Re: "Bashing, choice & lamarkism" was "conservation..."

Tim Ikeda (
Sun, 22 Aug 1999 12:51:35 -0400

> Bertvan:
> Hi Tim, thanks of the reasoned response. Many people
> become defensive when their beliefs are challenged,
> but with a lifelong interest in science, I hadn't expected
> it of scientists. Maybe it isn't universal, but ridicule
> and personal attack seems a common tactic among people
> defending Darwinism.

It's a common tactic among people defending anything,
including creationism. That doesn't mean everyone indulges
in it.

> As far as I can tell, Johnson accepts
> some form of evolution. It is Darwinism he challenges.

As far as I can tell, the only form of evolution Johnson
accepts is "microevolution". That no one has a clue what
else Philip accepts is absolutely deliberate. And no, it
is not just Darwinism that he challenges, it's science in
general. He believes that science can identify God; not
only that but that science _must_ identify God in order
for Christianity to be true.

> If creationism isn't testable,

Creationism is testable. For example, the YEC hypothesis
is toast. It wouldn't be toast if it wasn't testable.
Further, Johnson et al. have made the claims that a new,
improved method of science would be here soon to replace
methodological naturalism in science. Others have made
claims that IC/ID can be a testable hypothesis. Yet,
despite the hype, we've seen nothing of the details.

> neither is "random mutation
> and natural selection as an explanation of macro evolution",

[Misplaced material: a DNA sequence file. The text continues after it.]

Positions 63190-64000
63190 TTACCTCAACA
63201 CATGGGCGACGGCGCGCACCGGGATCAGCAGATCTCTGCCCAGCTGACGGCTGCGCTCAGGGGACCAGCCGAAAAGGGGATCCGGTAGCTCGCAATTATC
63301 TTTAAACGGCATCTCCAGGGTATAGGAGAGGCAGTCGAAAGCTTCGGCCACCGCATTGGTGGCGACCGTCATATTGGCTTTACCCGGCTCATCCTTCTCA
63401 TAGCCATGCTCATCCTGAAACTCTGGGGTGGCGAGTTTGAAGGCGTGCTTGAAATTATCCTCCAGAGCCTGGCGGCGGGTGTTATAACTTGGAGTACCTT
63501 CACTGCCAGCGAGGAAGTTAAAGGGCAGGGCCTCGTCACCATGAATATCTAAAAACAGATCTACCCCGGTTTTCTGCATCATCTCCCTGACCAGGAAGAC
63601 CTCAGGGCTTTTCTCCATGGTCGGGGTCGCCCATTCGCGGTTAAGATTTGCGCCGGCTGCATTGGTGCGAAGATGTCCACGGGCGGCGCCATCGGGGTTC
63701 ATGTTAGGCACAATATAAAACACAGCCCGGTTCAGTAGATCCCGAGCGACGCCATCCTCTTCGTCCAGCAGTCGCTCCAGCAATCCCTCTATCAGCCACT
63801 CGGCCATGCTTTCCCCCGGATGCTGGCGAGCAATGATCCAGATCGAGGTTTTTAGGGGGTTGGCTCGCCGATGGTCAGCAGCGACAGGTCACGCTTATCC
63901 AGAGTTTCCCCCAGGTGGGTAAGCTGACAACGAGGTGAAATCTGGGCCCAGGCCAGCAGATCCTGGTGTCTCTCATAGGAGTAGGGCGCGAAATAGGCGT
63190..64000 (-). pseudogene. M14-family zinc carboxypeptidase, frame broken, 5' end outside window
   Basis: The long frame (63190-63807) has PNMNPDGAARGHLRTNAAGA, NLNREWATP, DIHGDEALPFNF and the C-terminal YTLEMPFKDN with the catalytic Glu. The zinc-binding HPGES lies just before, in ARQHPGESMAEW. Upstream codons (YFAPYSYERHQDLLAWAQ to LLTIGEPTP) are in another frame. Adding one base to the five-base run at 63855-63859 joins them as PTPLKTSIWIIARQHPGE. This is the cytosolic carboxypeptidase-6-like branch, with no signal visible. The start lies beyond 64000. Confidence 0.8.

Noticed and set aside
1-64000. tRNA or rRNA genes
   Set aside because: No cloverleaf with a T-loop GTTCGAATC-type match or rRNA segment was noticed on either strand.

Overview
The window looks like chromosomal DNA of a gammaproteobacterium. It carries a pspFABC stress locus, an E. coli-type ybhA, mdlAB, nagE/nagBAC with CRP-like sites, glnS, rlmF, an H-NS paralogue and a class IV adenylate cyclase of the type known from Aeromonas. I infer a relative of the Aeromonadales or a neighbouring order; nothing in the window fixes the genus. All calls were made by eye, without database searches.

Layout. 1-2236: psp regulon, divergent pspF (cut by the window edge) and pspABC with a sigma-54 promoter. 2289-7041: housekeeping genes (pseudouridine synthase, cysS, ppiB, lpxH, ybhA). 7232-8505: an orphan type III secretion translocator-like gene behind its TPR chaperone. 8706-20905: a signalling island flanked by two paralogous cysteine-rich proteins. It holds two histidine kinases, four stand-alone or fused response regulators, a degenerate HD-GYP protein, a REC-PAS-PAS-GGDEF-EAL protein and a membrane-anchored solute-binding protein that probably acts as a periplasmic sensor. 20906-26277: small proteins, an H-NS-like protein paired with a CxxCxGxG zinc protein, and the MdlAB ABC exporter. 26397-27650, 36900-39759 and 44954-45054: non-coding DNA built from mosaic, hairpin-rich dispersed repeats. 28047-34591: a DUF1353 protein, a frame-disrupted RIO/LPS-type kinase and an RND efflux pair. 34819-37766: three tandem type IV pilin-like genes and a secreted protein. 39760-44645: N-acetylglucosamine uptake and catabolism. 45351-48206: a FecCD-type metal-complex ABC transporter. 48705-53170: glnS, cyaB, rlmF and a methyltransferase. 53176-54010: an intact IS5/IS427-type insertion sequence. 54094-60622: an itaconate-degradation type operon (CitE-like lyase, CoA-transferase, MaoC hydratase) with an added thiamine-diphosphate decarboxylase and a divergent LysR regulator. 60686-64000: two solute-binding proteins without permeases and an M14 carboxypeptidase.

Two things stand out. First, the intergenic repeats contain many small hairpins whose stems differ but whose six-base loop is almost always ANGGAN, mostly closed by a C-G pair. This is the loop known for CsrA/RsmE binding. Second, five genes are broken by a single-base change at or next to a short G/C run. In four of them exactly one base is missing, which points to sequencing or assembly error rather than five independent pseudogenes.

Speciation has been observed. In the genome we've found no
apparent relationship between various species that can't be
explained by recombinatorial or mutational mechanisms we've
seen in the lab. It could have failed those tests but

> (Anything else isn't really Darwinism, is it? Ideas
> about evolution were around before Darwin.) Surely you
> aren't suggesting no one should criticize Darwinism except
> Darwinists?? (Apparently that that is Lowenton's view: --the
> experts should be accepted without questions from an ignorant
> populace!!)

You mean Lewontin? No that's not Richard's view at all. But I
would agree that an ignorant populace should try to educate
itself rather than repeatedly "rebutting evolution" with many
of the same tired arguments that the ICR publishes.

> I disagree with Johnson about religion but I have
> read many of his critics of, none of whom I found as reasonable
> as Johnson, himself. I'll try to get Tower of Babel.

$30-$40: not cheap. Try a library.

> Tim:
>> I have to disagree with this characterization of Johnson's
>> arguments regarding the philosophies behind Darwinism. Johnson's